across idiolects and across time. The crucial shift in perspective
provided by the evolutionary approach is to study *changing
populations* of (ideal, generative) speakers. Once this step has been
taken, language is naturally modelled as a dynamic system emergent from
individual idiolects: variation between idiolects interacts with the
process of language learning, leading to `imperfect' or selective
transmission (inheritance) between generations of speakers. This
changes the distribution and composition of idiolects in the
population and thus causes some forms of language change. Once it is
recognised that `bias' in language learning, production and
interpretation creates selection pressure for more learnable,
producible and interpretable variants, then it becomes natural to
treat language as a (complex) adaptive system responding dynamically
to such (often conflicting) pressures.

We are soliciting papers on any aspect of evolutionary computation and
language for this one-day workshop. We hope that the workshop will
stimulate further interest amongst computational linguists and will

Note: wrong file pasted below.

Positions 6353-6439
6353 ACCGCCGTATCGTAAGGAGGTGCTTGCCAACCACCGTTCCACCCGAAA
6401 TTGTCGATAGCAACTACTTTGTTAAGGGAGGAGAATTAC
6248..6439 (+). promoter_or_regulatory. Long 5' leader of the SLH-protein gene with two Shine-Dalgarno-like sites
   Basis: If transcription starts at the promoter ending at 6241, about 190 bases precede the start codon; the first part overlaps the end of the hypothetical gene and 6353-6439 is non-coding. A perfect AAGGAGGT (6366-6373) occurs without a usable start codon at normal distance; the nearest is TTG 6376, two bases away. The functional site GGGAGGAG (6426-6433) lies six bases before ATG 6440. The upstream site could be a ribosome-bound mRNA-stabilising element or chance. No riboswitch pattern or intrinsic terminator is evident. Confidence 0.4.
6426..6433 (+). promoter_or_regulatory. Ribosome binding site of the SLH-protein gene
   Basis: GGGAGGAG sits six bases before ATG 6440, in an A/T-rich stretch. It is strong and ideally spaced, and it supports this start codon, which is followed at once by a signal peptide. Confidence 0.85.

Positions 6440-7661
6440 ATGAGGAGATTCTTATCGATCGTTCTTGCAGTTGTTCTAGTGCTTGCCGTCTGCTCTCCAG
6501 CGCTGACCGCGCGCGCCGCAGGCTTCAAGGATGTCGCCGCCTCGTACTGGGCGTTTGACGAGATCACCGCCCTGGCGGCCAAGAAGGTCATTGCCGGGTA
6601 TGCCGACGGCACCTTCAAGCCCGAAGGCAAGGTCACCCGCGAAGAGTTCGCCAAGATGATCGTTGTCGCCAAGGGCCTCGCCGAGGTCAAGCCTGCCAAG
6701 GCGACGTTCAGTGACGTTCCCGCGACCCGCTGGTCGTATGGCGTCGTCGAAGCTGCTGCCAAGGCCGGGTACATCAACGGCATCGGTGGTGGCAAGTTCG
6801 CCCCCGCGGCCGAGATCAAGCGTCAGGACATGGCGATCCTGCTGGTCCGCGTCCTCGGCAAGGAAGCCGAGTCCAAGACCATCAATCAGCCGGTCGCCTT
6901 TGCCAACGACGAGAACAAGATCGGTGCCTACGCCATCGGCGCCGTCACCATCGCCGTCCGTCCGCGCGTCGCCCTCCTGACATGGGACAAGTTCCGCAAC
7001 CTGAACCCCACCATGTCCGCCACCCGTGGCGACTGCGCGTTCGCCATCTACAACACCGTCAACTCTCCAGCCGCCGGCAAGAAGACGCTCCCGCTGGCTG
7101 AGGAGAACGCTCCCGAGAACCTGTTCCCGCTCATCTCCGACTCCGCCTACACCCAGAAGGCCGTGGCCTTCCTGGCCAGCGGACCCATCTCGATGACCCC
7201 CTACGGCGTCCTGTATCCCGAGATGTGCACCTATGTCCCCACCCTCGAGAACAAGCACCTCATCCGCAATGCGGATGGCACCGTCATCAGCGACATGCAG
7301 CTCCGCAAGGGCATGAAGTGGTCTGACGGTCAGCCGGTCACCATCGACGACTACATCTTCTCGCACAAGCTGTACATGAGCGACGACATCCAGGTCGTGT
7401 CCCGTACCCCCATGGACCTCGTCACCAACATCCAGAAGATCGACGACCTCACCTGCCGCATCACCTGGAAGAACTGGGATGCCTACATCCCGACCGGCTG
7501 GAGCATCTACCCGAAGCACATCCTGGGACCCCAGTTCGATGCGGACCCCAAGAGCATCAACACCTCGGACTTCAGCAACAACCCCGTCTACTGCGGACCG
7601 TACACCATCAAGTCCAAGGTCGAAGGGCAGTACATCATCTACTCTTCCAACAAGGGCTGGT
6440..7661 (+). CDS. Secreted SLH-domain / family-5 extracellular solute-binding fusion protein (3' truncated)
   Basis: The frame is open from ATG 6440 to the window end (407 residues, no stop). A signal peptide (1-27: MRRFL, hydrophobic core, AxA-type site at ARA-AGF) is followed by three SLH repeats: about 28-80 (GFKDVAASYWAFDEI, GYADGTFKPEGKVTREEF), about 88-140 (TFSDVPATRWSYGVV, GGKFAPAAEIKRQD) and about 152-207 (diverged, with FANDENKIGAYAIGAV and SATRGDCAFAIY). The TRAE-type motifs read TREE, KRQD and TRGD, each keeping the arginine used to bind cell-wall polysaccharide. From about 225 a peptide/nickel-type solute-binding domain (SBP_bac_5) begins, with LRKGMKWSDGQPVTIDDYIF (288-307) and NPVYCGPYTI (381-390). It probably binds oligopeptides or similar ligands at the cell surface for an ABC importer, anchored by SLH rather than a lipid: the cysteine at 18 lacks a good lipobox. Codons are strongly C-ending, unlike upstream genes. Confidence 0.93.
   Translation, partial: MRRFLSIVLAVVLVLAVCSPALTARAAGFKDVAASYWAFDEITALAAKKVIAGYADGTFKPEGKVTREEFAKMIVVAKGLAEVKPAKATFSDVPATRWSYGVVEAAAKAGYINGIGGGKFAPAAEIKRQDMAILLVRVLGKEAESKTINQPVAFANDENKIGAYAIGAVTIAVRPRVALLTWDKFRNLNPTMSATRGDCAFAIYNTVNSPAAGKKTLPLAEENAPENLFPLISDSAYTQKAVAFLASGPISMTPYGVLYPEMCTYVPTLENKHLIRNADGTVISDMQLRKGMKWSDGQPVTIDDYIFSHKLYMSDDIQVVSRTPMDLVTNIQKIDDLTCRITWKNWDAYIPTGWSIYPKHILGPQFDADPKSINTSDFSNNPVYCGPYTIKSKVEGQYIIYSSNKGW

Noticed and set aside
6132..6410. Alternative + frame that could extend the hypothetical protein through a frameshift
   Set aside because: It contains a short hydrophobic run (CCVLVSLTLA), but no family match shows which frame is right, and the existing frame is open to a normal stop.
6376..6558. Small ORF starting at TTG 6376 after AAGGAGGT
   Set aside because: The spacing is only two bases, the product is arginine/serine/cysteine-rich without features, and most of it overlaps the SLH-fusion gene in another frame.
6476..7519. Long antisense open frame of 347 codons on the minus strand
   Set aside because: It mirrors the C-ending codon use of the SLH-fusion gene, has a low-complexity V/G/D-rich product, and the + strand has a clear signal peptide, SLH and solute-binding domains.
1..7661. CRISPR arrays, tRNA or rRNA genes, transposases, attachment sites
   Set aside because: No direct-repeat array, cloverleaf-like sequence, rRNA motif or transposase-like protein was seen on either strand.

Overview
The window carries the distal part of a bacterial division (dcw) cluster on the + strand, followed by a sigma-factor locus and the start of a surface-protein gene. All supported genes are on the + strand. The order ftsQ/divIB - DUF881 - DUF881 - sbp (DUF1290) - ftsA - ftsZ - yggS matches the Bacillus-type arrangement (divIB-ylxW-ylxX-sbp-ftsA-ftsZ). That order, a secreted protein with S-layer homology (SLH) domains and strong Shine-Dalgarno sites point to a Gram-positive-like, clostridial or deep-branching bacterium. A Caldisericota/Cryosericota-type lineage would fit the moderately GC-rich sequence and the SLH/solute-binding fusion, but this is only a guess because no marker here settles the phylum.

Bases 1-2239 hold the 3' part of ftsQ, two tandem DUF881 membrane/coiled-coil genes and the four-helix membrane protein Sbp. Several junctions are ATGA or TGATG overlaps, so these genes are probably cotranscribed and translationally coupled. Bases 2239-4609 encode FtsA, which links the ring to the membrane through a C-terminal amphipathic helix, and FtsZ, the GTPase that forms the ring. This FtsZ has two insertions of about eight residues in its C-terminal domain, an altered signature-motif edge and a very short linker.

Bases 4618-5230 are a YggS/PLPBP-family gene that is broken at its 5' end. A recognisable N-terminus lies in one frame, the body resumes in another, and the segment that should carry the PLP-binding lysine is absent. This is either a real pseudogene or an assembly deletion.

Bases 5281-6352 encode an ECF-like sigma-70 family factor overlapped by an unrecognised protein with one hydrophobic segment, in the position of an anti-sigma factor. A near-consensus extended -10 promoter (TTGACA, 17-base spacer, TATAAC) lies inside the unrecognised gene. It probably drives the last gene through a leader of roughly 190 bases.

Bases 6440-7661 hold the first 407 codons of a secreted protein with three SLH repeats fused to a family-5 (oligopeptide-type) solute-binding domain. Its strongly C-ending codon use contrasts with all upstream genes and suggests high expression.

provide a forum for cross-fertilisation of ideas between those
applying evolutionary computation to practical NLP tasks and those
using similar techniques to address issues in language acquisition,
change and variation.


Bob Berwick (MIT, USA) berwick@ai.mit.edu.
Ted Briscoe (Cambridge Univ, UK) ejb@cl.cam.ac.uk.


Steve Abney ATT Research
Jim Hurford Edinburgh University
Bill Keller Sussex University
Partha Niyogi Bell Labs
Luc Steels Sony, Paris


Submissions should be full length papers between 3500--5000 words
on A4/US letter in 11/12pt Times Roman or similar font. Preferably, email
self-contained latex source to the co-chairs using
http://coling-acl98.iro.umontreal.ca/colaclsub.sty, or send 5
hardcopies to the address below.

Ted Briscoe
Computer Laboratory
University of Cambridge
Pembroke St.


Submission Deadline: April 20, 1998
Notification Date: June 1, 1998
Camera ready copy due: June 22, 1998


* *

Sponsored by ACL SIGLEX and EURALEX

There are now many automatic Word Sense Disambiguation (WSD) programs
but it is currently very hard to determine which are better, which
worse, and where the strengths and weaknesses of each lie. There is
widespread agreement that the field urgently needs an evaluation